The science of cheese

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Cheese: From her udder to your stomach

As the vets and vendors, the farmers and their champion cows head home from World Dairy Expo, held in Madison, Wis., The Why Files is still thinking about cheese. How is it made? Is cheesemaking a science, an art, or a mishmash of the two?

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Rear view of cream-and-brown mottled cow, her udder attached to mechanical milker.

©S.V. Medaris
Where it all begins: A cow donates her milk to a vacuum-operated milking machine at the World Dairy Expo. Those white tubes carry milk to a milk tank, just as they would at a farm.

What is the cutting edge — in science, technology and marketing — of a product that could be older than written history?

In the Odyssey (800-ish BCE), Homer described the one-eyed monster Cyclops as a cheesemaker…

Cheesemaking was likely invented by people who stored milk in containers made from the stomachs of ruminant animals. These stomachs contain rennet, a mix of enzymes that coagulates solids and causes them to separate from the liquid portion of the milk.

Those solids form curd, the first stage of cheesemaking. Curds are naturally acidic, and hence slower to spoil than milk.

But what started out as a method to preserve milk has persisted and proliferated in the age of refrigeration, as many people find cheese irresistible.

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Student in white lab coat and blue hair net holds scoop as white whey pours through the sieve.

Credit: The Why Files
Separating curd from the liquid whey is usually the second step in cheesemaking. This brew, being strained at the Center for Dairy Research, will become mozzarella, the archetypal pizza cheese.

We started Cheese-Quest, Why-Files edition, with a logical move: hoofing half a mile west to the dairyland within America’s Dairyland: the Center for Dairy Research at the University of Wisconsin-Madison.

We lucked out. The center, one of six funded by America’s dairy farmers, was holding its semi-annual cheese technology short course, and we sat in on a class on cheese flubups, a talk about pizza cheese, and a hands-on cheesemaking session in the University’s dairy pilot plant.

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Woman uses one hand to display cooked pizza with two types of cheese.

Credit: The Why Files
Carol Chen discusses browning, blisters and flavor on pizza with a class at the Center for Dairy Research.

Cheese begins when fresh milk is acidified with chemicals or bacteria. Within hours, the milk solids coagulate into pellets called curd, and the liquid whey is drained off. The cheese may be finished within in days (fresh mozzarella), or months or even years later after a long period of ripening in a cooler (aged cheddar, for example).

The unique form and flavor of a cheese reflects the:

Choice of milk: from cow, goat or sheep

Geography: where the cow’s feed was grown

Bacteria: strains can be blended for a specific process and desired flavor

Salt: for flavor and preservation

Soaking in brine: to form a protective rind

Aging and mold (as in blue cheese): to enhance flavor

Total, per-capita U.S. cheese consumption

Line graph showing in consumption of mozzarella, parmesan, Swiss, other cheeses. Total 2008 consumption about 35 pounds.

In the United States, slightly more exotic cheeses are gaining, as is overall consumption.

A biological product

Cheese resists the standardization of the assembly line. “Why doesn’t the cheese from a given factory taste the same week after week, year after year?” asks Dean Sommer, director of cheese technology at the Center for Dairy Research. “Why does cheddar from factory A taste so different from cheddar from factory B? It’s because cheesemaking is a biological process, and there are so many variables.”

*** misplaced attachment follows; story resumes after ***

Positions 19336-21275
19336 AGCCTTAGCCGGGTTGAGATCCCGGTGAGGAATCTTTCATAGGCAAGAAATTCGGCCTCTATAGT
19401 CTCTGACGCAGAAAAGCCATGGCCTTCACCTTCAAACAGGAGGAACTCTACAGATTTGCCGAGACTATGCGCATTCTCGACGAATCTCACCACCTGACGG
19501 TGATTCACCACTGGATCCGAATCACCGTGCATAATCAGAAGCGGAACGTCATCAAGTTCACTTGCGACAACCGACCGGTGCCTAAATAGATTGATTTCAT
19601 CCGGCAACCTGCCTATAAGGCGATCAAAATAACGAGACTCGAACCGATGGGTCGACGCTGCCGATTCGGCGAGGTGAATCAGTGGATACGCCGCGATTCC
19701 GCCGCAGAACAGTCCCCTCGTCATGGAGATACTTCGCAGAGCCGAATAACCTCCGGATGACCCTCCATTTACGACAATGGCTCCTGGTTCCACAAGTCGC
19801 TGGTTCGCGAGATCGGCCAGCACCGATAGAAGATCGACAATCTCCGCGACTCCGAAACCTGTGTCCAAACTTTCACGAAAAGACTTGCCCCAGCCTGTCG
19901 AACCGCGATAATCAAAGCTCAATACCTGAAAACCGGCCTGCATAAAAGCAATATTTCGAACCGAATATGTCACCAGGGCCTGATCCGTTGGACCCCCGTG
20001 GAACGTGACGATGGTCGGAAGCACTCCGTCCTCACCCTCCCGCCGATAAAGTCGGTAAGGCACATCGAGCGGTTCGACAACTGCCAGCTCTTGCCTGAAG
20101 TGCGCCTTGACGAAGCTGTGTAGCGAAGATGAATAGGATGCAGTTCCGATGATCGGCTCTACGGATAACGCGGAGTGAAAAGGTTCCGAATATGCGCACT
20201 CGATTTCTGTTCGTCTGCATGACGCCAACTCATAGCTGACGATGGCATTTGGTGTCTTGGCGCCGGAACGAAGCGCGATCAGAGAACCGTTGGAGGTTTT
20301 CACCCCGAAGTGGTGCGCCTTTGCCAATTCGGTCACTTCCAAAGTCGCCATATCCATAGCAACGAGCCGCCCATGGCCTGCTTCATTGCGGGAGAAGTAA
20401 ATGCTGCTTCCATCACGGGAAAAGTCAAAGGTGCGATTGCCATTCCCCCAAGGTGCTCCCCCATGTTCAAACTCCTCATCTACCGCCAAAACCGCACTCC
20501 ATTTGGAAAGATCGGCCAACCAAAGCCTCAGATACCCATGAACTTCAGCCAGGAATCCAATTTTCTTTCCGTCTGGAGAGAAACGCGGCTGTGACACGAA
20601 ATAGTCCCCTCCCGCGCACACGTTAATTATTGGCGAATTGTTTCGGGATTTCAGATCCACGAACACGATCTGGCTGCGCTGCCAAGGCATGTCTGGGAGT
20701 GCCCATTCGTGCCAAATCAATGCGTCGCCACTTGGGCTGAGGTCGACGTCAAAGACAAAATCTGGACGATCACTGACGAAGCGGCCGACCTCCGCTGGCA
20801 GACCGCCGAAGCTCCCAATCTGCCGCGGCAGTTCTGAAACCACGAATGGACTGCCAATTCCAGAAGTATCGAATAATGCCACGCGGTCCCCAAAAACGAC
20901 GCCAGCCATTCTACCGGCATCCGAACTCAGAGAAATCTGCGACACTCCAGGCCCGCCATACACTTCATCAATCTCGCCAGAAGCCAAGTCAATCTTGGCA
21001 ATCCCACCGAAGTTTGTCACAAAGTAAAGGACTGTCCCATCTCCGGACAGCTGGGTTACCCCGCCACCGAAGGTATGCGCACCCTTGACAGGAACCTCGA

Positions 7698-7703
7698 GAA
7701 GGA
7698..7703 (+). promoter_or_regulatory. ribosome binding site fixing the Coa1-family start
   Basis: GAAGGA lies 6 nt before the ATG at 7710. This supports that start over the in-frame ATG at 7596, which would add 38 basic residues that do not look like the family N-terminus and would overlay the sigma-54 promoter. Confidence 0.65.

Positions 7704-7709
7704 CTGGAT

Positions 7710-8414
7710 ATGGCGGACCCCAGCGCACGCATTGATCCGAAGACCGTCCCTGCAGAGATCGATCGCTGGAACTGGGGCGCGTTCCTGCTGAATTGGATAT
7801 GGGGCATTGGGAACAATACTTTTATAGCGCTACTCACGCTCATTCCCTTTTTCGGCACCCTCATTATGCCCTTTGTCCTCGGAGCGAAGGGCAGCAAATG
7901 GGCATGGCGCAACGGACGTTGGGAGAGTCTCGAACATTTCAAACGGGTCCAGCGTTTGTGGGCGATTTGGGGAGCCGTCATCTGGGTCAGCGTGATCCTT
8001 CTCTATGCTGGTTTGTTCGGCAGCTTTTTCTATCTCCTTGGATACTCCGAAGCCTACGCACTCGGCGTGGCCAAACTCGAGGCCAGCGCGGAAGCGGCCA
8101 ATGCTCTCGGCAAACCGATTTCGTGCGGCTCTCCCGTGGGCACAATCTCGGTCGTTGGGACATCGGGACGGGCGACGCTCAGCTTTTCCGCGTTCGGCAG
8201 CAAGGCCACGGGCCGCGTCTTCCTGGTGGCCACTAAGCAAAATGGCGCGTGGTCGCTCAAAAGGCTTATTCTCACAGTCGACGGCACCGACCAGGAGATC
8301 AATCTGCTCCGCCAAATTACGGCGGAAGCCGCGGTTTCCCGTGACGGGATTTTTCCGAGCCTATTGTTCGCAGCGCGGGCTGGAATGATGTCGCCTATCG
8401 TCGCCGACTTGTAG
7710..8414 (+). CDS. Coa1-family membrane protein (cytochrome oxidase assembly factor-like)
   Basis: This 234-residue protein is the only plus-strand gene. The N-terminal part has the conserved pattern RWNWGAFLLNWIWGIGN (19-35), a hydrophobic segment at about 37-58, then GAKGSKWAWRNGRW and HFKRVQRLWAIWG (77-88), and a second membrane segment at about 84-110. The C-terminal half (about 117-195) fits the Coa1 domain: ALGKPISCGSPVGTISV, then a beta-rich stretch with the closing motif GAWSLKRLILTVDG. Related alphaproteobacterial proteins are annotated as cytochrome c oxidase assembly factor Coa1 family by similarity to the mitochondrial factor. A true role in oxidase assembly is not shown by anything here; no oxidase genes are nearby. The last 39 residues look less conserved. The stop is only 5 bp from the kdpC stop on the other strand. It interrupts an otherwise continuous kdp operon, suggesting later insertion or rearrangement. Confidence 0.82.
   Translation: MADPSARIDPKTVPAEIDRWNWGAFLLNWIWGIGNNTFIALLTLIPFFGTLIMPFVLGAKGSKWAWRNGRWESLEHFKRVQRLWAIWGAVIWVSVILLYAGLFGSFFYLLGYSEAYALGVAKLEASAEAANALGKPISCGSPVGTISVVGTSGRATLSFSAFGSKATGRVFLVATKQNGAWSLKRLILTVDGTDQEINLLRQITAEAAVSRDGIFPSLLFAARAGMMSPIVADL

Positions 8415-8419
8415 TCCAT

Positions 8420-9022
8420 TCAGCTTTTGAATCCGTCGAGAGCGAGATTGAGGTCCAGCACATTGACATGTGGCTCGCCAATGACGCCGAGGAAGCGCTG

Local weather and soil chemistry affect the feed, and feed affects the taste of the milk, so local conditions matter, says Sommer, and cheddar has a different taste on the East Coast, Midwest and West Coast. On the West Coast, cows eat a high ratio of vegetable scraps from large California farms. “In the Midwest, most dairies are feeding total mixed ration, a mix of three to six different types of food; it might be hay, corn silage, cottonseed, some brewer grains. It depends on which ingredients are cheap and available, every farmer does it differently, so the feed is different.”

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Students spaced across room use hands to support yards-long strand of cheese.

Photo: The Why Files
Like a warm, white anaconda, fresh-extruded mozzarella emerges while a furtive cheesemaker sneaks a mouthful of the young cheese.

All these variations are reflected in the flavor of the cheese. “It’s similar to the concept of terroir [local taste determined by local conditions] in winemaking,” Sommer says. “In Switzerland, cows eat mountain flowers in the meadows in the summer, and those flavors come through in their cheese.”

Viva la difference!

While local variations are a problem for big producers, they are stock-in-trade for artisan cheesemakers. “In the ’80s, the industry mentality favored standardization; it was like the Big Mac, which should taste the same everywhere,” says Sommer, who once worked for a giant cheesemaker. “Today people want the ability to create a unique flavor that is different from the cheese factory down the road.”

While large dairy farms still rely on total mixed ration, the danger of erosion in hilly regions forces farmers to use more grazing, and the result is more flavorful milk, and more distinctive cheese.

New cheesemakers and new flavors have helped to save the Wisconsin dairy industry, says Sommer. “Twenty years ago we were heading down the dead-end road of commodity cheese, now we’ve gone into specialties that leverage the craftsmanship and heritage of the people, and our terroir, and that is why the industry is healthy and optimistic. Twenty years ago, the attitude was, ‘Last one out of the dairy industry please turn out the lights. Today you don’t hear that.’”